Should I Get an HMO, PPO, EPO, or POS?

What is the Difference Between a HMO, PPO, EPO, and POS? Which One Should I get

HMO, PPO, EPO, and POS are all different types of health insurance provider networks offered by health plans. Of those HMO and PPO are the two most common.

Below we help you understand HMOs, PPOs, EPOs, and POSs, each of which being a different type of provider network your insurer coordinates with its own unique pros and cons (generally there is a trade-off between network size and costs, where narrower networks generally result in less costs), to help you understand which one might be the best fit for you.

HMOs and PPOs Explained

HMOs and PPOs are, as noted, the most common organizations that insurance companies use to group medical providers into networks involving more or less cost-sharing. Medicare and Medicaid use managed care structures like these as do most marketplace plans. They all include specific groups of healthcare providers but vary in your cost-sharing and other specifics.

A Health Maintenance Organization or HMO uses a single network of providers. All your services come from a single primary care physician who will either take care of you or give you a referral to another provider in your network. Specific services and medications must be pre-authorized, but your Primary Care Physician will do the paperwork. You will not need a referral to see an obstetrician/gynecologist (OB/GYN) for routine care as long as they are in your network. Most HMOs will pay for emergency out-of-network care.

A Preferred Provider Organization or PPO allows you to go to any health care professional without a referral. If you see a provider in your network, you will have smaller copays. If you see a provider who is not on your network, you can expect a higher out-of-pocket cost and there may be some services that are not covered. Certain services and medications must be pre-authorized and your doctor may need to do the paperwork. You will probably need to file paperwork for out-of-network claims. PPO plans are usually more expensive than HMO plans.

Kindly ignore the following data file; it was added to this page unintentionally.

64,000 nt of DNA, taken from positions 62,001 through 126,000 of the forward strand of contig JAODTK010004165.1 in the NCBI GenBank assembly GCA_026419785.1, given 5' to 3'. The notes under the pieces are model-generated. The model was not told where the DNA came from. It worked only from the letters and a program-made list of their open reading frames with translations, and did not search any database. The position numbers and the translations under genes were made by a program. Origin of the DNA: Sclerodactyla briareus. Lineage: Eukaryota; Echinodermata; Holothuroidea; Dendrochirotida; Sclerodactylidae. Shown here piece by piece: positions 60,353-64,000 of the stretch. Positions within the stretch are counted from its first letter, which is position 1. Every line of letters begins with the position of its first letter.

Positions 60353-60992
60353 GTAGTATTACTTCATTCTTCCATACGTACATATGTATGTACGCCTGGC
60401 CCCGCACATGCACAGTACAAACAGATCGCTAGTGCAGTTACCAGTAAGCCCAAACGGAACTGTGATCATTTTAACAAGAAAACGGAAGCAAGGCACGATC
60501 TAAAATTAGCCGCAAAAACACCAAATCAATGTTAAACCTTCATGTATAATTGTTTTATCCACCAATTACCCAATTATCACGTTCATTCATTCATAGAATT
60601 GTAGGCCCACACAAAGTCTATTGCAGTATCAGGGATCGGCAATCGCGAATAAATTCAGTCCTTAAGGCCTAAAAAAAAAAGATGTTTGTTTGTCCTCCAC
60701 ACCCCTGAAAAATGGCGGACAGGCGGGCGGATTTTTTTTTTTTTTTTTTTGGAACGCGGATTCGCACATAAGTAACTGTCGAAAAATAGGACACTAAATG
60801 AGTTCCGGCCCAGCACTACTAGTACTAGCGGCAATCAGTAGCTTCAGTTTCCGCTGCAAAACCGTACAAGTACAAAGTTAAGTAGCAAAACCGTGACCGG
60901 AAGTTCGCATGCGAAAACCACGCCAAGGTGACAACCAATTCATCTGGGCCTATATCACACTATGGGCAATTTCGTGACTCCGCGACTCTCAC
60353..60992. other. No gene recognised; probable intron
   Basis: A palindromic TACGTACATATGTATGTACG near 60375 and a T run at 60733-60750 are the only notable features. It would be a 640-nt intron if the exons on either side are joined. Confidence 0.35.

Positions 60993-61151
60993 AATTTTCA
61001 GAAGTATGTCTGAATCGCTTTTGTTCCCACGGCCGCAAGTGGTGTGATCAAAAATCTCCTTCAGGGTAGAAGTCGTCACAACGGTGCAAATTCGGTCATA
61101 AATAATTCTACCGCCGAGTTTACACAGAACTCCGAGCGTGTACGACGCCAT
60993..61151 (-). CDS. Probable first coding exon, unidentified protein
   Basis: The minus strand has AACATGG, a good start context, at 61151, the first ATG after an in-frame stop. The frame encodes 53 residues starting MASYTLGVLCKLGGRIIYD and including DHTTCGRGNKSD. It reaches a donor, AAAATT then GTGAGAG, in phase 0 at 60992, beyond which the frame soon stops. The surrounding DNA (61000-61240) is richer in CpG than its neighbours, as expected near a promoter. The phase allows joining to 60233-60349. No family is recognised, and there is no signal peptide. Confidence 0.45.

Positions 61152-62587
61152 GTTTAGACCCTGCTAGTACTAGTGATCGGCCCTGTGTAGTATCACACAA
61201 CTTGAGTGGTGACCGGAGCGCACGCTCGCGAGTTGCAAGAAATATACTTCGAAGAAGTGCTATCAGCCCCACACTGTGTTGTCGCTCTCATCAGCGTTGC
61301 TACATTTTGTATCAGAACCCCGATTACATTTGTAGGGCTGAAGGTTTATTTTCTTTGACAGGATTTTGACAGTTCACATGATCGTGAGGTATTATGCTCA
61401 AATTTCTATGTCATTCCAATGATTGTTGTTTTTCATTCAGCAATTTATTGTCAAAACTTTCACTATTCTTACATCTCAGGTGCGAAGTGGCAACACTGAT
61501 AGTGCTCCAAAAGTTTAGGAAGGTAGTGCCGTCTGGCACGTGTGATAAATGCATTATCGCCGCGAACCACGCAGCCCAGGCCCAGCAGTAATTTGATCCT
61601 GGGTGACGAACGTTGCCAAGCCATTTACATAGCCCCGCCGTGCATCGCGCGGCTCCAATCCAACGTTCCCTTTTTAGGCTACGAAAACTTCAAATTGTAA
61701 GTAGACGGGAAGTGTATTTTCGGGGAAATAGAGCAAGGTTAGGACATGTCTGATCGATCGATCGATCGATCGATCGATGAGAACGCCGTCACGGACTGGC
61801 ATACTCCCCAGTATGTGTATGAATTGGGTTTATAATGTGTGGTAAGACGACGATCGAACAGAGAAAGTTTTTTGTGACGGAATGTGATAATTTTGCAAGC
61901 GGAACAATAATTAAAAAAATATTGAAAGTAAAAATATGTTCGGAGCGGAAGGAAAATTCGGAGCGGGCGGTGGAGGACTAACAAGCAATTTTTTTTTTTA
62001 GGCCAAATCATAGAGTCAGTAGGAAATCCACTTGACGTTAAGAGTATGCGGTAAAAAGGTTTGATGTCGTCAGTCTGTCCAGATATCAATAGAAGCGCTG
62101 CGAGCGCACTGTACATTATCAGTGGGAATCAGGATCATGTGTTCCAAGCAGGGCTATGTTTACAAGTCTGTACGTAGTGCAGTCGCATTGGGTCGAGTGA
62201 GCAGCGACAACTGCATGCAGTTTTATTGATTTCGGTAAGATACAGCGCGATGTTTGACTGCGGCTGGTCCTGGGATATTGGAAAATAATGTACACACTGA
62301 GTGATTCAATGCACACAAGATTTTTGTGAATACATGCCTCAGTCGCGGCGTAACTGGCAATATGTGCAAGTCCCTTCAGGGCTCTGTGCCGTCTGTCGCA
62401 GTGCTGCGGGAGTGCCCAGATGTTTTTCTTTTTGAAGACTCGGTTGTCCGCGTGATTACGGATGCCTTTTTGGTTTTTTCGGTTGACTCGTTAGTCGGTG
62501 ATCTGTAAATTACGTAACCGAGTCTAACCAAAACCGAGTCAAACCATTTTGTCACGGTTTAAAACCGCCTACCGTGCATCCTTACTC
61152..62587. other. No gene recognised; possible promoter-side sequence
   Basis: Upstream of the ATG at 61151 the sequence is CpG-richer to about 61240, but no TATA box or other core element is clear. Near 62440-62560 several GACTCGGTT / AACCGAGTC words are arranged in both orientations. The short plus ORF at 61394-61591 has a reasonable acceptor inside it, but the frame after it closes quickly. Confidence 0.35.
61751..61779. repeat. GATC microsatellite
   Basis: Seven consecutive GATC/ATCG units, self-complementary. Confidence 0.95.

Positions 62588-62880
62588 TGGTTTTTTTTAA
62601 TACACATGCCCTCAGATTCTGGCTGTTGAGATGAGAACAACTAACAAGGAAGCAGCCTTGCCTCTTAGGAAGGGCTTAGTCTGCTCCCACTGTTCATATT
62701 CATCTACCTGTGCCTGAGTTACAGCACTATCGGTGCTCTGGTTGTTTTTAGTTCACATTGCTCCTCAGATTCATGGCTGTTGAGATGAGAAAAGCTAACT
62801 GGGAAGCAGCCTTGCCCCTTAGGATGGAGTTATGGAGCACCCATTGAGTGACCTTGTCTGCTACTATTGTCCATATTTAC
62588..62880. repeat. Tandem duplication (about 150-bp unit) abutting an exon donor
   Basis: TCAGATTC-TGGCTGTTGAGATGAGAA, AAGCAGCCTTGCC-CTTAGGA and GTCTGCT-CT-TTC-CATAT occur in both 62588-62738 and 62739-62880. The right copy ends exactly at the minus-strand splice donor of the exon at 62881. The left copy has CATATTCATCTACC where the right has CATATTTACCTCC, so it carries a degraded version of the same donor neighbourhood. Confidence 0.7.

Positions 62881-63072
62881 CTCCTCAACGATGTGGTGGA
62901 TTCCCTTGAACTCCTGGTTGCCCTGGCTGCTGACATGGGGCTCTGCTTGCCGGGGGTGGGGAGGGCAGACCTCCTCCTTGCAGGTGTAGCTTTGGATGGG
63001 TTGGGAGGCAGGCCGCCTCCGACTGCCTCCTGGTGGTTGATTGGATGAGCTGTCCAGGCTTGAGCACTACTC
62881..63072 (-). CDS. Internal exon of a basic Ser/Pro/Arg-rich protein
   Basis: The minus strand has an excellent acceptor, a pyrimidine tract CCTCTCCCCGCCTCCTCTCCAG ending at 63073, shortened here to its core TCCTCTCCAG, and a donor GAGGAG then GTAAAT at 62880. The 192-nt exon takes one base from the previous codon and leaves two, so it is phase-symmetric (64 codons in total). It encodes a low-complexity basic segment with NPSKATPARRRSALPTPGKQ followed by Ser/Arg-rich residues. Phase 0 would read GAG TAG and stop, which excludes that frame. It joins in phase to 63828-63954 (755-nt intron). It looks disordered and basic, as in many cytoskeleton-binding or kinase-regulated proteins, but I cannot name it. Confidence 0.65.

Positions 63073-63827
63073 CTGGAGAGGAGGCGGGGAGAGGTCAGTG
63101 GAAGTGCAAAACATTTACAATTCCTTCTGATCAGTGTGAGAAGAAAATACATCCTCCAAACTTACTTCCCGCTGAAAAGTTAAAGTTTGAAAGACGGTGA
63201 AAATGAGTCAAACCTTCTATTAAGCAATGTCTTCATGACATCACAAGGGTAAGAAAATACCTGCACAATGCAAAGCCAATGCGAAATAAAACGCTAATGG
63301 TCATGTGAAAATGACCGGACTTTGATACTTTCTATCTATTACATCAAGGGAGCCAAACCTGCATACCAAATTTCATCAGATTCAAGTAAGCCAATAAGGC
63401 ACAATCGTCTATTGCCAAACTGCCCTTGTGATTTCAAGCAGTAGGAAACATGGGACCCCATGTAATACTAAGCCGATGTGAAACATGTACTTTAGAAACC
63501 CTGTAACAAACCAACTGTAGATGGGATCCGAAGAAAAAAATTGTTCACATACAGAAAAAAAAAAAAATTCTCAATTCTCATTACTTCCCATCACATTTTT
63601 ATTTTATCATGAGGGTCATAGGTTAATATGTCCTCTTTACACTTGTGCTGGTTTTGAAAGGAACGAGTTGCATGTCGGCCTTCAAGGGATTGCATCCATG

What Other Plans Are There? – EPOs and POSs Explained

EPO and POS networks are far less common than HMOs and PPOs, however they are most certainly choices on some marketplaces. So let’s cover those next.

An Exclusive Provider Organization or EPO covers care within a given, and usually limited, network but seldom requires referrals. Certain services and medications must be pre-authorized, and you may need to do the paperwork, especially if you want to see a specialist who is out-of-network. Thus, this is sort of like an even more limited version of an HMO where the insurer brokers a deal with a very specific provider network.

A Point of Service or POS plan is a hybrid HMO/PPO. You will need a referral to a specialist and may have some coverage out-of-network with higher cost sharing. Certain services and medications must be pre-authorized, and you may need to do the paperwork. You will probably need to file paperwork for out-of-network claims.

How Do I Choose a Plan (Considering Networks as Part of Your Plan Selection Process)?

Almost all health insurance plans are one of the above four managed care plans. The differences between them are the provider networks and the requirements each plan has for you to use it. There will always be a trade-off between the costs and benefits of a plan. The more you pay for monthly premiums and cost sharing, the more freedom you have to choose providers. The less you pay (and the more restrictive your network of providers is) the less flexibility you have. Many people trade flexibility for affordability since more rigid plans with fixed networks tend to be most affordable.

Author: Linda DeSolla Price

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